That’s an interesting question. I guess the first thing that I ask you in return is why do you have a website at all? If you are using it to update the grandparents in Nova Scotia on Baby’s first steps and most recent tumble, then you really don’t need to analyze anything.
However, let’s say the blog that you’ve been writing for the last two years is generating some interest lately. Your friends keep forwarding the URL to their friends and, just like our favorite old Faberge commercial, they tell two friends, and so on and so on. Now you’re up to a few thousand subscribers who want to read your insights on kitchen gadgets! We’ve all heard stories about people who have turned their blogs into little money makers, but you need a bigger fan base to get the Magic Muffin Master people to advertise on your site. Good analytics will provide insights on how people found you, what they are reading, how often they visit, how long they stay, and how they leave. Then you can use all of that information to write new blogs, direct your attention to what your readers are interested in, and cater to their needs. Really, do you even know who your target audience is? I’ve worked with many business owners who believe they are attracting one type of customer and then we look at their demographics and find they’ve been wrong all along.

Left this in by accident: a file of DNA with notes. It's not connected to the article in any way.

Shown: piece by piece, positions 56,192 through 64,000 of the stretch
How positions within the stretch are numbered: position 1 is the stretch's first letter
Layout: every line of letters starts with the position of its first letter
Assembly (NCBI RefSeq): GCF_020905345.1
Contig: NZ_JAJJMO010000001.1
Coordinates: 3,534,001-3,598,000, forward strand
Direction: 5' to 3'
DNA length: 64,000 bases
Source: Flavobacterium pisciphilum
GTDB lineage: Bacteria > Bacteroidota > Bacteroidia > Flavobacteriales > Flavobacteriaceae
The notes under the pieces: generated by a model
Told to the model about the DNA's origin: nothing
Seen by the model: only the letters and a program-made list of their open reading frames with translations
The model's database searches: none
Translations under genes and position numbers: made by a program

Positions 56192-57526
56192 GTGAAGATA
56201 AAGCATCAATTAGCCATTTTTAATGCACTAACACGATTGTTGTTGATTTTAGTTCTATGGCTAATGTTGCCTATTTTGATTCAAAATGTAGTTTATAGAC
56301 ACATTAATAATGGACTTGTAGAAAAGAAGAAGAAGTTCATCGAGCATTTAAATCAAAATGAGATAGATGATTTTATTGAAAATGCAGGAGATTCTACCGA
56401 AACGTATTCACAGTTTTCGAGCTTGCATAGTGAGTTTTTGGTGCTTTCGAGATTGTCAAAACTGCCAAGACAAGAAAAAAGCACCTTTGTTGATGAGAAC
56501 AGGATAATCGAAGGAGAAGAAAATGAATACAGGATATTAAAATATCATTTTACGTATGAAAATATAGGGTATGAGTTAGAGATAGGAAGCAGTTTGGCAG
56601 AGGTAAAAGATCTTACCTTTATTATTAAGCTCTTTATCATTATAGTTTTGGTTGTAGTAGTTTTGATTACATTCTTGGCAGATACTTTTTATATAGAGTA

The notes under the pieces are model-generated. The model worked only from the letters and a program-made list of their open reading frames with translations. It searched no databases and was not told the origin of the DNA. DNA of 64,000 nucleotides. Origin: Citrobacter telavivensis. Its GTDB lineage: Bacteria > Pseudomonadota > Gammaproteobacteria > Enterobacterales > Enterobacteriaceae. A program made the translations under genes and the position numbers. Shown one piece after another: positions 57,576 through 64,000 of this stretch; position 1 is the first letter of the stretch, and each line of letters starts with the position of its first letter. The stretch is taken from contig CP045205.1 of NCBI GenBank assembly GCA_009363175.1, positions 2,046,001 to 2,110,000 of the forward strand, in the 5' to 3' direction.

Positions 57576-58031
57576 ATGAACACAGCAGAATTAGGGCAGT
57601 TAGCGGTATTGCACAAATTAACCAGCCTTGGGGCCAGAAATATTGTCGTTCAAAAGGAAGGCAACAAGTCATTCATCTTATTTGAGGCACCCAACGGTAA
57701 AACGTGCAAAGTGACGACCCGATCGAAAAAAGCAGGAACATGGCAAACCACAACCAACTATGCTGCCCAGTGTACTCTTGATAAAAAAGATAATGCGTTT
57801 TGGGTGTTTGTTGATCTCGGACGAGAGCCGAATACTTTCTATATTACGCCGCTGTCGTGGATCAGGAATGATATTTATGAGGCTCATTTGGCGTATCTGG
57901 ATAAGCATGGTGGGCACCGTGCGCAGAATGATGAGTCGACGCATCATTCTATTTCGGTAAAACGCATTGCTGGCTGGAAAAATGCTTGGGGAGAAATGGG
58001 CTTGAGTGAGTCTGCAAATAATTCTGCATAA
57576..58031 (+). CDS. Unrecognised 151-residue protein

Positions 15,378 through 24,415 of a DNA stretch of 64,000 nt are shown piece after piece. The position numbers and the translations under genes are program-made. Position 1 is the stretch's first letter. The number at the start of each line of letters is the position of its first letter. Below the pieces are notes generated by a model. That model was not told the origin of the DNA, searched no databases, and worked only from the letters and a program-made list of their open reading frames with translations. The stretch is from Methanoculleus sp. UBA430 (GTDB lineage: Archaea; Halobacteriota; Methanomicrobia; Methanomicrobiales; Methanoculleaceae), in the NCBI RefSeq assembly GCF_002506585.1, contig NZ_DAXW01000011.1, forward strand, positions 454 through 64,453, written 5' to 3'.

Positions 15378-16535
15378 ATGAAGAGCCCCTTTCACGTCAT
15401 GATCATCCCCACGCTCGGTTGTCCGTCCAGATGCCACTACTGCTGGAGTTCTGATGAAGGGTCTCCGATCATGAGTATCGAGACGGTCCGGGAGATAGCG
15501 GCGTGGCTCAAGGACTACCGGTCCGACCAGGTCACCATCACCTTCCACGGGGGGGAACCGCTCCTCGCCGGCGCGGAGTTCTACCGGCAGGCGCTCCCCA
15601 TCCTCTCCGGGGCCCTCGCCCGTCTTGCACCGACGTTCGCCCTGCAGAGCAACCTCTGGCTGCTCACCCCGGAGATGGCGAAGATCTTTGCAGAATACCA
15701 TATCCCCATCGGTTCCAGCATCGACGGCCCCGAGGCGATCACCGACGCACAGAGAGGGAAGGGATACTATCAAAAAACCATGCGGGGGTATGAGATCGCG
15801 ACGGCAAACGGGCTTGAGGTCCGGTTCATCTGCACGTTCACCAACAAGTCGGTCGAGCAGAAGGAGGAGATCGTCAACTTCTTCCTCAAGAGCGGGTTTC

Newsweek tracks how many visitors go to their website and which articles are most read. This helps them understand what people are interested in and then they can follow up with more stories on those topics. Of course they want to sell more magazines. But when the site’s goal and the visitor needs intersect, a win/win situation is created and everybody benefits.
If you want more visitors to your site, just imagine that you are selling yourself–your ideas, insights, opinions, and unique information.